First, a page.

Central Geneva Historic District

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Central Geneva Historic District
Kane Co Courthouse.JPG
Kane County Courthouse in the district
CentralGenevaHD.PNG
Location of the Central Geneva Historic District (green outline) within Geneva. The adjacent North Geneva Historic District is outlined in blue to the north.
Location Roughly bounded by Fox River, South, 6th and W. State Sts., Geneva, Illinois
Coordinates 41°53′8″N 88°18′30″W / 41.88556°N 88.30833°W / 41.88556; -88.30833Coordinates: 41°53′8″N 88°18′30″W / 41.88556°N 88.30833°W / 41.88556; -88.30833
Area 67 acres (27 ha)
Architectural style Greek Revival, Italianate, Classical Revival
NRHP Reference # 79000845[1]
Added to NRHP September 10, 1979

The Central Geneva Historic District is a set of 102 buildings and structures in Geneva, Illinois. Of those, 68 contribute to the district's historical integrity. The district is representative of southern Geneva, south of Illinois Route 38. Among the noted buildings is the Kane County Courthouse and the Frank Lloyd Wright-designed P. D. Hoyt House. The district was added to the National Register of Historic Places in 1979.

History[edit]

The Central Geneva Historic District principally consists of land from the original platted settlement, now the southern half of the town. It is primarily residential, but does have a commercial sector lining W. State Street (Illinois Route 38). Among the public buildings are a public library, city hall, and county courthouse. The only other major road intersecting the district is S. First Street (Illinois Route 31). Most houses are two-story frame residences built between 1840 and 1900, principally from a vernacular style. Geneva's later identification as a scenic shopping area encouraged the city to invest in the restoration of several structures. The district was added to the National Register of Historic Places on September 10, 1979.[2]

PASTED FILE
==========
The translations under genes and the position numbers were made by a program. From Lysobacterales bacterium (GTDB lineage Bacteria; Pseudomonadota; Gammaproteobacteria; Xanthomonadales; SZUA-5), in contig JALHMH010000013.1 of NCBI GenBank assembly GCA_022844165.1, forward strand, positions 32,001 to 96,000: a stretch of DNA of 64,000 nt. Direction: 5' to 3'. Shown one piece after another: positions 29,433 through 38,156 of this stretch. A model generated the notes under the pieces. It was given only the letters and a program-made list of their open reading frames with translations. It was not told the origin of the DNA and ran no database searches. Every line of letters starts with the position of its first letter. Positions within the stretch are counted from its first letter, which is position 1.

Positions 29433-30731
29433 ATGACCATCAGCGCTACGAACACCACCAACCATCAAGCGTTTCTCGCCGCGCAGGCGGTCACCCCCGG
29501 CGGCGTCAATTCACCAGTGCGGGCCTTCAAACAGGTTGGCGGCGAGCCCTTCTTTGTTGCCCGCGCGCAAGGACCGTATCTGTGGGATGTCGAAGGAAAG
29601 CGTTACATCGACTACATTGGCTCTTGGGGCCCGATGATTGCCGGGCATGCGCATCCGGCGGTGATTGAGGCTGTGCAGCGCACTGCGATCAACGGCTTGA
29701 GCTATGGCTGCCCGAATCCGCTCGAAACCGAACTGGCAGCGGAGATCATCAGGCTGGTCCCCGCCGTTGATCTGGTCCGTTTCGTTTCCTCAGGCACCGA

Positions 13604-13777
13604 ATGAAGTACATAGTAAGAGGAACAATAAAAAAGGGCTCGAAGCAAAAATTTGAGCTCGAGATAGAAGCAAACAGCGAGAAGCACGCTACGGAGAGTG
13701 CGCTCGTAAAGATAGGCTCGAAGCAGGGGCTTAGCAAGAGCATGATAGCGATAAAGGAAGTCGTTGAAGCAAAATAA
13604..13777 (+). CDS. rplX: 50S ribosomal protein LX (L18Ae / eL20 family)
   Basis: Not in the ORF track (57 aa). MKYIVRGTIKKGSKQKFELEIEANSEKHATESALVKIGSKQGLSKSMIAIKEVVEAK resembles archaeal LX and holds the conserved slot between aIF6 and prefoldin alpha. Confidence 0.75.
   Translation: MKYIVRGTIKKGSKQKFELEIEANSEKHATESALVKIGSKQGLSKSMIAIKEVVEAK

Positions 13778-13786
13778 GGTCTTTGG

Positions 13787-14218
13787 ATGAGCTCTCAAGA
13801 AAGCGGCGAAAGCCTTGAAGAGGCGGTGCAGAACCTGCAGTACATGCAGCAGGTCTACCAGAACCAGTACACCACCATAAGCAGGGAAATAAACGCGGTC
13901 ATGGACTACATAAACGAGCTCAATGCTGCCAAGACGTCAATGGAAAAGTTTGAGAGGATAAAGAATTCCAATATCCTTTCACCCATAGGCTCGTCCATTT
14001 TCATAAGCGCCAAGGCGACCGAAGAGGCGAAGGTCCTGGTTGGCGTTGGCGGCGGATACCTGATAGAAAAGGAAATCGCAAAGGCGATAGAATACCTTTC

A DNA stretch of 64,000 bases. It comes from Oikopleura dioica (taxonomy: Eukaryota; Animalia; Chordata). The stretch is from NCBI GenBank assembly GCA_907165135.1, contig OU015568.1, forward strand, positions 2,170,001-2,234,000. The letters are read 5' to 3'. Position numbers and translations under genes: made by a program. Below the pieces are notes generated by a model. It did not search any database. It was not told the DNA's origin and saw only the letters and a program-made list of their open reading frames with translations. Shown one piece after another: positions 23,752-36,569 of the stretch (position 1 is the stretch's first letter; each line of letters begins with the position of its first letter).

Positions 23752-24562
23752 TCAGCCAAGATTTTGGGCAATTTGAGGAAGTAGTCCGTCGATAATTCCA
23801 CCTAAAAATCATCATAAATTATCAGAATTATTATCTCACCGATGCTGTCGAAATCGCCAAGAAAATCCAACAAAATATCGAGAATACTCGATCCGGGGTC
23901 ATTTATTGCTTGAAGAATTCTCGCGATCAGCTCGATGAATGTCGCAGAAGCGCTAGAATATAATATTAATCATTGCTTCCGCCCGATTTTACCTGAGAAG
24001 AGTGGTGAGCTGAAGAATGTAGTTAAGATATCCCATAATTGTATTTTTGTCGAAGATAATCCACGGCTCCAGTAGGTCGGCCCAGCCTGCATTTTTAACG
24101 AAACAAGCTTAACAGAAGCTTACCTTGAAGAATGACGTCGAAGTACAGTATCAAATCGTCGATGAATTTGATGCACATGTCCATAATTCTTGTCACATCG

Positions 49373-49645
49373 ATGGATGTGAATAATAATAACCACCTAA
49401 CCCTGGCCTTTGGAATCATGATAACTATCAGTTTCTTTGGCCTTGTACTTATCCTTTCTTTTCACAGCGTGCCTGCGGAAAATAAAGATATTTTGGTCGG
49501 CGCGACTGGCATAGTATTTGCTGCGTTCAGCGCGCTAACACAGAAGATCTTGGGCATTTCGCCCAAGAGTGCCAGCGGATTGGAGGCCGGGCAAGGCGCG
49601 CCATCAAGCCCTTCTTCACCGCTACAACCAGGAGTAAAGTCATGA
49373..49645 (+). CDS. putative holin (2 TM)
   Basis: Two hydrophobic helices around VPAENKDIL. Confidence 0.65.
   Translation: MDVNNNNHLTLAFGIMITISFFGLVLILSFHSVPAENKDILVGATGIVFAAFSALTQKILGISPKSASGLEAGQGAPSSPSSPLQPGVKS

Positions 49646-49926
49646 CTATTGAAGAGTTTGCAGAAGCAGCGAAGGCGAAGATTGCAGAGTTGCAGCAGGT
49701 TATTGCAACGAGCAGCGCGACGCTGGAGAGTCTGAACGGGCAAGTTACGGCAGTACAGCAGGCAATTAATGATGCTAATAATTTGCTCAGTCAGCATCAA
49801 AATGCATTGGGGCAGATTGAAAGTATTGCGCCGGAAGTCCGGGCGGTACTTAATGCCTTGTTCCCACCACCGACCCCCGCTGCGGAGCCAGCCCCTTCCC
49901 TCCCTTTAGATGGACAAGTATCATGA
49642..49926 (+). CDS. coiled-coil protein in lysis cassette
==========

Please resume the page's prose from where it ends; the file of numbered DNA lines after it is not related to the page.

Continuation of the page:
Notable properties[edit]

Geneva Unitarian Church, cited as an excellent example of Greek Revival architecture.

The nomination form for the historic district singles out several properties that are particularly representative of mid- to late- 19th century architectural styles[2]

References[edit]

  1. ^ National Park Service (2009-03-13). "National Register Information System". National Register of Historic Places. National Park Service. 
  2. ^ a b Jeffery Allen Hallgren; Constance Fukuda (May 16, 1979). "National Register of Historic Places Inventory—Nomination Form: Central Geneva Historic District" (PDF). Illinois Historic Preservation Agency]. Retrieved January 25, 2016.